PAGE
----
Ugly People Prejudice
Daily Show Full EpisodesPolitical Humor & Satire BlogThe Daily Show on Facebook

Thursday, November 17, 2011

Infosys Prize - 2011

Congratulations to my colleague, Prof. Sriram Ramaswamy, for winning this year's Infosys Prize in Physical Sciences. And it's great to see one of the two Social Sciences Prizes going to Prof. Pratap Bhanu Mehta.

Here's the Jury's citation for Sriram:

Prof. Sriram Ramaswamy's work on the mechanics and statistics of active matter has given birth and shape to this rapidly growing field. He has used simple yet powerful arguments based on symmetry and conservation principles to uncover the strange laws governing the collective behavior of active particles in a medium, which could be motor proteins walking on cytoskeletal filaments, or schools of fish swimming in an ocean and forming a pattern. He was the first to conceive of an order parameter description of living matter that was connected to stresses and strains, to elasticity, hydrodynamics and thermodynamics. The body of work by Ramaswamy and his group, starting and illuminating an area considered by many to be the most interesting recent departure in the science of soft matter, has led to a large and growing collection of theoretical predictions and their verification. It has led to significant, controlled experimentation on real biological systems as well as on relevant non-living model systems.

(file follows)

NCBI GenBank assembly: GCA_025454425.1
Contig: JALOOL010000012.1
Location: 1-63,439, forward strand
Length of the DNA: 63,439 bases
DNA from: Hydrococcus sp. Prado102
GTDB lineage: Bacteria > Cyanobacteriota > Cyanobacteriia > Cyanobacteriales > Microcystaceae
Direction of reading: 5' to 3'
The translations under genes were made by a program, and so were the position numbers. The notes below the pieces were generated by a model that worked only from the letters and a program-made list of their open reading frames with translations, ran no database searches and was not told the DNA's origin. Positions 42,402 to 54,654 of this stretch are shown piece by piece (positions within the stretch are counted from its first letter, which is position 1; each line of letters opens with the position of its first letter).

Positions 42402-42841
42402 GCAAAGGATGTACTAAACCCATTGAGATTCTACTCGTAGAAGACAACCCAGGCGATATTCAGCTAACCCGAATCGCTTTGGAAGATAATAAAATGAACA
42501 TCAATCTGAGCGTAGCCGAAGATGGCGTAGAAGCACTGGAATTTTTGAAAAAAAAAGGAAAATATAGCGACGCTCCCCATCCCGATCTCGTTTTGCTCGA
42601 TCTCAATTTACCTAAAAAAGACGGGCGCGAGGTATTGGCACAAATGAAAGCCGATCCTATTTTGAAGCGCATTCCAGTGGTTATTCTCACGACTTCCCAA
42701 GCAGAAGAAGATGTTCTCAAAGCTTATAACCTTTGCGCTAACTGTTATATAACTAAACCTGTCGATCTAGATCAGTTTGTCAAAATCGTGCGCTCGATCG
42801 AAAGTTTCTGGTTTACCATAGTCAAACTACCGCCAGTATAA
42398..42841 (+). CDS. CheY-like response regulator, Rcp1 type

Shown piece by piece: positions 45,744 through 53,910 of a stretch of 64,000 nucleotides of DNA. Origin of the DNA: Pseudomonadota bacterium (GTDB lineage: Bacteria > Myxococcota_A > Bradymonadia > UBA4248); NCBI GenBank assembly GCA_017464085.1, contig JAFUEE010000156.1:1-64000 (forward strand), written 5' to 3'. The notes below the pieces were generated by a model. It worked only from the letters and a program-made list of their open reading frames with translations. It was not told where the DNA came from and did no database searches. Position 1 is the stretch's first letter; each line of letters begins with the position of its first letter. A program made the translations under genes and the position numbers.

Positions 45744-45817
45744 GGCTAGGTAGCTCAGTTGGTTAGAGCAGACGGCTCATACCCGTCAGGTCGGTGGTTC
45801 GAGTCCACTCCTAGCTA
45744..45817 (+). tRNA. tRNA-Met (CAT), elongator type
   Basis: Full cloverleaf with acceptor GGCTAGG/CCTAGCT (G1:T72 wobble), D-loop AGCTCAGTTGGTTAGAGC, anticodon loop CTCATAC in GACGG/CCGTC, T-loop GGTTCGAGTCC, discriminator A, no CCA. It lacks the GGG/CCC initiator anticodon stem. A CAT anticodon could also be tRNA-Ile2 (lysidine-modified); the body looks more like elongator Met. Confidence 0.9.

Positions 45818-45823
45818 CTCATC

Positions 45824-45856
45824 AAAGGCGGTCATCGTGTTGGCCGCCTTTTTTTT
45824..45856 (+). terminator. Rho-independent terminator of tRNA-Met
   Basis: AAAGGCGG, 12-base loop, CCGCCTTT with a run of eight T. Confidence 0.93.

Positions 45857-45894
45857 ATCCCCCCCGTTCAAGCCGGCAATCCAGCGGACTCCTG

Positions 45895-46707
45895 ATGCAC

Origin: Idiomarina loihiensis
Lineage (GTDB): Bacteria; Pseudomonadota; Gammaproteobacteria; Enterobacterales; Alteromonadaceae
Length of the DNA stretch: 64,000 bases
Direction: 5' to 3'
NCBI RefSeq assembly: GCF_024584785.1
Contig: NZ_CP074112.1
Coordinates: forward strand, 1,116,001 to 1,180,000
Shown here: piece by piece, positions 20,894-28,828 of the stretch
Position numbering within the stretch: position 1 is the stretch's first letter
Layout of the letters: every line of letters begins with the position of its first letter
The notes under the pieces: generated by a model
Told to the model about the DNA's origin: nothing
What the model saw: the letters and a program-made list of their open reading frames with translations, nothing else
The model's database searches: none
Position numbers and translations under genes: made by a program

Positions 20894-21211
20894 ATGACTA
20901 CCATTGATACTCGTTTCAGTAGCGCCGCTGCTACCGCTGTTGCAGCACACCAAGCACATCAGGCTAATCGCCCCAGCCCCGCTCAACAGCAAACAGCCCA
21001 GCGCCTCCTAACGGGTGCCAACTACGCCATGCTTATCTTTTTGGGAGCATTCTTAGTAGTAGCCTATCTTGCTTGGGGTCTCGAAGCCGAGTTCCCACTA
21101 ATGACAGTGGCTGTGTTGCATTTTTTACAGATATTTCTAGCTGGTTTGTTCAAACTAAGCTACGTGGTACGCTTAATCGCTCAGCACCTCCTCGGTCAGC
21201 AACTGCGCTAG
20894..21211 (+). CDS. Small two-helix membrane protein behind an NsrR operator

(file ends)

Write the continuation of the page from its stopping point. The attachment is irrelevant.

This page has info on all the Prize winners, including their bio, and a detailed write-up about their work.


  1. At the Chronicle: Trends in international enrollments in US Universities: International Enrollments at U.S. Colleges Grow but Still Rely on China. The accompanying interactive map has more info on the top countries sending students to the US. China tops the list with over 157K (up 23% from last year), and India is second with 103K (down 1 %). [The table of institutions with the most international students is also interesting].

    Biggest surprise (at least for me)? On a per capita basis, Saudi Arabia sends seven times as many students as China.

  2. Peter Singer: Should we ban cigarettes?.

  3. The Scientist: Libel case against Nature starts.

    Opening arguments in the libel trial against the venerated scientific journal Nature got under way last week in London’s High Court. Egyptian physicist Mohamed El Naschie is suing the publication for running a 2008 news story that he claims damaged his reputation. The article alleged that El Naschie self-published numerous papers in the Elsevier-owned theoretical physics journal Chaos, Solitons and Fractals, where he served as editor-in-chief for 17 years. The Nature story ... also claimed that El Naschie listed several honorary professorships and other affiliations that journalist Quirin Schiermeier could not confirm.

Saturday, November 05, 2011

Prof or Hobo?

This 'quiz' is funny, though I'm not able to figure out who's being mocked.

Here's another such quiz: Donald Judd or Cheap Furniture [via Fabio Rojas]

Awesome Comment of the Day

Olaf Storbeck blogged last weem about an upcoming conference to discuss "the merits and demerits of repeating oneslf." The immediate provocation for the meeting appears to be the outing of Bruno Frey as a serial self-plagiarizer.